- Hooman Razavi
Wholeheartedly - Short but long
By: Hooman Razavi
Theo Francocci's first short film tells a story so familiar and devastating that Latino single mom struggles along with other themes only in 12 minutes. It could have easily been a long feature, but Wholeheartedly, which has been awarded the Los Angles Film Award and Venice Shorts (2020), use minimalism, strong acting, and dramatic depiction of reality at best its service. The central film theme may be interpreted as alcoholism affecting immigrant and marginalized characters, but deeper, the cruelty of Latino, Mexican, and American urban lives are critiqued.
Andrea Mendez plays the main protagonist Carmen who is seen in front of a mirror in the opening scene. Her ubiquitous fresh face suddenly switches to a fragile woman who seemingly looks at her avatar in a different world. This sudden split foreground the film and story, not so uncommon for immigrants whose identity in America may undergo rollercoaster changes. The audience may take a few seconds to absorb the shock of this opening scene. For the rest of the film, the flashbacks take us to Carmen's world and what she has gone through. It narrates how Carmen met Robert (Kylar Miranda) randomly, to seeing him cheat on her when she goes back from a group session to quit alcoholism during pregnancy. These scenes end with Carmen dressed up living a single-mother life with Isabella, whose face is never shown.
It could be challenging to identify one overarching theme that Francocci has in mind. In some scene, it seems immigration challenges is the target. Alcoholism seems another candidate as both Carmen and Robert suffers from it. The marital issue and mistrust between the two characters and the traditional family role that does not protect the woman could also be highlighted. Nevertheless, the camera movement and framing provides other hints. The camera is mostly in a close-up position focused on Carmen's interaction and behaviors from the outset. It is her world, and the changes in her mental states that the film depicts. The fragility of being ontologically, emotionally, romantically, and financially on your own. Carmen has a mother back in Mexico but unsupportive, she is married, but Robert sleeps with another girl saying that he could never understand her. Even one can argue that the police scene in which he provides some comfort and represents the legal order fails to protect her against the abuse; who is she to turn? The art of making this short film is for the audience to wholeheartedly sense how deep the issue runs and if it could happen to immigrants in the countries we live. Carmen is a Latino woman trapped in the weight of tradition, but she represents the underprivileged gender, race, and class victimized because of the inherent power inequalities backgrounded in the context of immigration to the U.S.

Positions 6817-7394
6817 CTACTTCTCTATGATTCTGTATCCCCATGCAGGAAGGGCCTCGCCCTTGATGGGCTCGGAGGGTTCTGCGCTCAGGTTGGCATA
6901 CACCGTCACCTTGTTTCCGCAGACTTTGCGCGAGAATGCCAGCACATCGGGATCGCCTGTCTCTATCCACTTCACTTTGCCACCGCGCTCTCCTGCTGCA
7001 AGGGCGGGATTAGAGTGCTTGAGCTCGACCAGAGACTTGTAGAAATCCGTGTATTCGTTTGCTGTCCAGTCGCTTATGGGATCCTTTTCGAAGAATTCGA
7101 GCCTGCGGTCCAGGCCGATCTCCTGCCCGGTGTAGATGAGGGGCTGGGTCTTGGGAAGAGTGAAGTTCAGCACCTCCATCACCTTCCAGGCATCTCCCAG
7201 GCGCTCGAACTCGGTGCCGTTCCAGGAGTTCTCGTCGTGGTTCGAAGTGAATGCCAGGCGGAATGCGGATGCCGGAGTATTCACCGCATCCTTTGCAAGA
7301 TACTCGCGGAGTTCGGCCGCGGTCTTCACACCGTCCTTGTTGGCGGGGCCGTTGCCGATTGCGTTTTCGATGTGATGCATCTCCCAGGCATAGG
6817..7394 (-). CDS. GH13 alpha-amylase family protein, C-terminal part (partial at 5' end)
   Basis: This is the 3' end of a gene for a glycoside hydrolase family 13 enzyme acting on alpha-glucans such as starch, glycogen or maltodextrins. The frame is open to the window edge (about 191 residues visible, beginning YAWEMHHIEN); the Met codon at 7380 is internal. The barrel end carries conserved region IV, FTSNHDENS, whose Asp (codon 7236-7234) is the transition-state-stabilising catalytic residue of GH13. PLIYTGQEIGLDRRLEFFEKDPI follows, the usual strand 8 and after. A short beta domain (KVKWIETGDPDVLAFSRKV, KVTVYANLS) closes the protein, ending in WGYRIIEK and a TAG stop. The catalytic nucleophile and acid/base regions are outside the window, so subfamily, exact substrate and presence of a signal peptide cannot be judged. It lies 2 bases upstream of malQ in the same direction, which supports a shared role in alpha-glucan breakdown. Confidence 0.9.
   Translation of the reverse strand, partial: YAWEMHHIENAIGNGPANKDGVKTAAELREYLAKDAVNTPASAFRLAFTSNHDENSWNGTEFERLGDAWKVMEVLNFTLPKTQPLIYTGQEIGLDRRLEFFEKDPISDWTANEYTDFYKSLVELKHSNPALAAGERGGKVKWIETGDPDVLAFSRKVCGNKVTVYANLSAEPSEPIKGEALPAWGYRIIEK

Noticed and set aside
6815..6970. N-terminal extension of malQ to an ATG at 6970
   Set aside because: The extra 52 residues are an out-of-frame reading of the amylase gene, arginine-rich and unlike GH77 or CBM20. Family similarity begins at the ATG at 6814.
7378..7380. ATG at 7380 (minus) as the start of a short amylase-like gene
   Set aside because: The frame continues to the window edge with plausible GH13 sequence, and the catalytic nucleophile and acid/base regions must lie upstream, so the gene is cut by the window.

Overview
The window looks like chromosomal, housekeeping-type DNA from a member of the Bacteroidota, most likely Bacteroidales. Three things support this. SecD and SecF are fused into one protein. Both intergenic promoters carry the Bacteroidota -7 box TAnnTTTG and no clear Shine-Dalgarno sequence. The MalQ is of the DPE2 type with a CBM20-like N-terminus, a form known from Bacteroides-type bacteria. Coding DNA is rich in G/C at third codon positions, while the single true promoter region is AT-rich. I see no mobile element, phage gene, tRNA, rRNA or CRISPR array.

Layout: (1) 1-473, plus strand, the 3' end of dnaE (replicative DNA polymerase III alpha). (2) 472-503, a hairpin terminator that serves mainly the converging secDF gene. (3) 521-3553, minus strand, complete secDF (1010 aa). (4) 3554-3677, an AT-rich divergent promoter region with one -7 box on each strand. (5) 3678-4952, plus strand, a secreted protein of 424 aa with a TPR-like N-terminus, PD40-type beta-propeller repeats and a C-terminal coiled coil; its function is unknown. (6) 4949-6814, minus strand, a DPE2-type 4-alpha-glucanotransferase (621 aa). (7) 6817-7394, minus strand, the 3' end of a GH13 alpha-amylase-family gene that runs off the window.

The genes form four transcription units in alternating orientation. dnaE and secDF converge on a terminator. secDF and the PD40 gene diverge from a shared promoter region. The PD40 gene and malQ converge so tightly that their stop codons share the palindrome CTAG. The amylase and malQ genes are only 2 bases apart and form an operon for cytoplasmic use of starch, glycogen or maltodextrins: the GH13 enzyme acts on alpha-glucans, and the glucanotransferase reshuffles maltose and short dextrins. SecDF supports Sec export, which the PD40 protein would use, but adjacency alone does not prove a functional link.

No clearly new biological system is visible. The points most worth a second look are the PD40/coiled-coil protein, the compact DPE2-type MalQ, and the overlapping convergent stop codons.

One can also find other themes as infidelity, rampant alcoholism, pregnancy issues, and support system for women in the state of crisis. All are important; however, Carmen seems to be split between the two worlds. She idealizes her new home and support in the family and networks and one real in which she is tossed easily and has no choice but to accept reality. These stark paths and Francocci apt storytelling and camera should be a reminder of the power of short films to narrate societal ills and the struggles of those who fight wholeheartedly long and look for their dreams, but their efforts fall short.